While it is incredibly tempting to sneer at the hypocrisy of these organisations and dismiss them as climate change charlatans, a far more pragmatic course is to welcome their new-found support and work with them to increase the momentum behind action on climate change and Australia’s renewable energy transition. The Clean Energy Council has adopted this approach through its Renewable Energy is Here Now campaign, increasing its prominence in the News Corp stable and working with the newly enlightened organisation to promote the enormous benefits of renewable energy – both for the economy and the planet.
The size of the shift in the climate change debate seemingly caught the federal government off guard. The fact that Prime Minister Scott Morrison initially wasn’t planning to attend COP26 shows that he underestimated the groundswell of public support for Australia to play a meaningful role in the global climate change response. This left him scrambling to come up with a credible target, putting him in a difficult position with recalcitrant members of his own government on an issue that has toppled more than its fair share of Australian political leaders.
While the Prime Minister’s ability to come to an agreement with his party to commit Australia to a target of net-zero emissions by 2050 is a landmark in the otherwise checkered and underwhelming history of Australian climate politics, it does little to improve Australia’s reputation as an international climate laggard.
A net-zero target by 2050 is yesterday’s news in international climate circles, with the major focus at COP26 on significantly increasing 2030 targets. This was a bridge too far for the government, which was unable to get such a target past the Nationals and the Liberal hard right, leaving Australia in the same position as a climate pariah that it was in before COP26.
At the time of writing, Federal Labor is reflecting on and hasn’t yet committed to a 2030 emissions reduction target. The starting point must be the current projections based on the strong abatement that has already been delivered, largely through renewable energy and state government leadership. However, given the pace of change, the potential of renewable energy and the public demand for climate action, there will be strong expectations that Federal Labor will go a lot further than the 37% reduction already projected for 2030.
Thankfully, throughout the recent debate there has been a much greater appreciation of the important role that renewable energy can play. Recent modelling by the Clean Energy Council shows that Australia could reduce its emissions by 44.5 per cent if it were to source all its electricity from renewables by 2030.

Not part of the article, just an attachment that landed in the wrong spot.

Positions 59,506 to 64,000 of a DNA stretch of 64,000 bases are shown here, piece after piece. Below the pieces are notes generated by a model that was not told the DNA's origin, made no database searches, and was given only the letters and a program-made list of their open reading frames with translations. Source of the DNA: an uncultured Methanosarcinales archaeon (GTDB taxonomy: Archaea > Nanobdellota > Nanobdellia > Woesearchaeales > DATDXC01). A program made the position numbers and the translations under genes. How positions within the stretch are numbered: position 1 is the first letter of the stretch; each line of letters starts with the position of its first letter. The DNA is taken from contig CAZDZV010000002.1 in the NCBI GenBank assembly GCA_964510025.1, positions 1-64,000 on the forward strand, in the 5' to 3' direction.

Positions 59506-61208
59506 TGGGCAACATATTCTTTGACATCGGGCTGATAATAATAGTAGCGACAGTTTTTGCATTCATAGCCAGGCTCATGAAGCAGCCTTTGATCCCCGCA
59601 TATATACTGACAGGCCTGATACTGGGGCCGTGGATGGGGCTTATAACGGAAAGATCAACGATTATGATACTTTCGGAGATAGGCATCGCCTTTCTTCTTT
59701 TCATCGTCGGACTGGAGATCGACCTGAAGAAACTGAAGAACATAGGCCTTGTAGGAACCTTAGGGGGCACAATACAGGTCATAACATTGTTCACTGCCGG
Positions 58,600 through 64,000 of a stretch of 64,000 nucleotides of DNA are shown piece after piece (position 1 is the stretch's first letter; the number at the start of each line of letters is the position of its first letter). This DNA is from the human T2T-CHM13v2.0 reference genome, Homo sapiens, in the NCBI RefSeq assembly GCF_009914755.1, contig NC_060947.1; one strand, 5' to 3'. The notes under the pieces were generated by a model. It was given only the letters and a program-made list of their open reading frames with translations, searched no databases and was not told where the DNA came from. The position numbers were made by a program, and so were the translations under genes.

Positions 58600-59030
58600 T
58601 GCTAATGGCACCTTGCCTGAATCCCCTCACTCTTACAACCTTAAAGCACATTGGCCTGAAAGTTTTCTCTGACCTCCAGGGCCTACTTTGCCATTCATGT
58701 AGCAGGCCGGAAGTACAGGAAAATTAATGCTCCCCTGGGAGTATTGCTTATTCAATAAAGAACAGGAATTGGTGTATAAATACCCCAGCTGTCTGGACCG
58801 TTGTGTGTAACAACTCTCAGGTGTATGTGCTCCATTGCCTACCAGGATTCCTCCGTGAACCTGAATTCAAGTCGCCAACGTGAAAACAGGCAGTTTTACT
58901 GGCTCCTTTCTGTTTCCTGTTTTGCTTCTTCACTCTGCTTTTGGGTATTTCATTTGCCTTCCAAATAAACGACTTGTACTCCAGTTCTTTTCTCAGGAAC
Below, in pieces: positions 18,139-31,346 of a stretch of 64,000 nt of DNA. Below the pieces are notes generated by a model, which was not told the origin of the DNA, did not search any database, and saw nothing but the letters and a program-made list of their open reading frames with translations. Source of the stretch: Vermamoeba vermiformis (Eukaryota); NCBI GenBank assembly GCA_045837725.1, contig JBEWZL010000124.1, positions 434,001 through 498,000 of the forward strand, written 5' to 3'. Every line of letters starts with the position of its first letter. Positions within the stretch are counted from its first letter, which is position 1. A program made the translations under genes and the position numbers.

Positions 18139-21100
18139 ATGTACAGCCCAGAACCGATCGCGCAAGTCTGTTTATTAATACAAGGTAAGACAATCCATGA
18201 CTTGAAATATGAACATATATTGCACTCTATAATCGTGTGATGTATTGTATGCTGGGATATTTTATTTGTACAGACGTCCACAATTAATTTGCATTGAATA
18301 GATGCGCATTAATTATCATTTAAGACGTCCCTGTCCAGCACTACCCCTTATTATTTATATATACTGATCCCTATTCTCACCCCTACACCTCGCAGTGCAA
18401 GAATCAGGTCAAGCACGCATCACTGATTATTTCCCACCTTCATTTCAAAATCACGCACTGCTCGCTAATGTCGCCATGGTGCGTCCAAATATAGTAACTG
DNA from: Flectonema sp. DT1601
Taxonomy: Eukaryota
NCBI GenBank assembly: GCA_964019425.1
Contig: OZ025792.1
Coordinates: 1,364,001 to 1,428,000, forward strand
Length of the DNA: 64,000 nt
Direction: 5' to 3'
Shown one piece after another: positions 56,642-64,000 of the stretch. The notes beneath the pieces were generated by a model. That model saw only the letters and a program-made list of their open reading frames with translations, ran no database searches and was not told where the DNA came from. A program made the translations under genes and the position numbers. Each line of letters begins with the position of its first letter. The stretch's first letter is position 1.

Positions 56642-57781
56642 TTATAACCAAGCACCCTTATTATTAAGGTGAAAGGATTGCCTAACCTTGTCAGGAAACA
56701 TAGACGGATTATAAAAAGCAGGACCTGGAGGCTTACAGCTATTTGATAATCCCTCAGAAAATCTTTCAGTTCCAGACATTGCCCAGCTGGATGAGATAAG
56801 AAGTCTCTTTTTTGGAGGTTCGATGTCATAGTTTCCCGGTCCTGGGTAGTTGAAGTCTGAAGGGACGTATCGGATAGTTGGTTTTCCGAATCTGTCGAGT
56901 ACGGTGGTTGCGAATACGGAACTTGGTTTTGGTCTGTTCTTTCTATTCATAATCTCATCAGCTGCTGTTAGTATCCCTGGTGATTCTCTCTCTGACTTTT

Meeting this ambitious goal would require a series of key policies, which the Clean Energy Council has outlined in its Roadmap for a Renewable Energy Future. The roadmap clearly lays out the steps needed for Australia to meet all its domestic electricity demand with clean energy by 2030 across nine key elements:
- Electrify Australia: power the Australian economy and industry with wind, solar, hydro, bioenergy and battery storage.
- Empower customers and communities to make the switch to clean energy.
- Build a strong, smart, 21st-century electricity network.
- Maximise the creation of quality clean energy jobs and a local supply chain.
- Provide greater support and certainty for coal communities and industry as the phase-out of coal generation accelerates.
- Modernise Australia’s energy market and its governance for the clean energy transformation.
- Turbo-charge clean energy innovation.
- Decarbonise Australian industries using clean energy.
- Put Australia on a path to becoming a global clean energy superpower that exports renewable energy to Asia and beyond.
Achieving the goal of powering Australia with renewable energy by 2030 would not only put us well on the way to our target of net-zero emissions by 2050, it would also catapult us to the forefront of the global renewable energy transition and shake off our reputation as a climate laggard. It would also set Australia up to become a clean energy superpower that exports its abundant clean energy resources around the world to help facilitate the global drive towards net-zero.
The Roadmap for a Renewable Energy Future provides a credible way for our politicians to significantly reduce Australia’s emissions, restore our international reputation and position us to take advantage of the growing global demand for low-carbon energy.
Whether either major party has the courage or foresight to adopt such an ambitious and visionary platform with a federal election looming is another question”.
Disclaimer The comments and details in the articles in this newsletter do not reflect the views, policies or position of the Association or its member Councils and are sourced and reproduced from public media outlets by the Executive Officer to provide information for members that they may not already be exposed to in their Local Government areas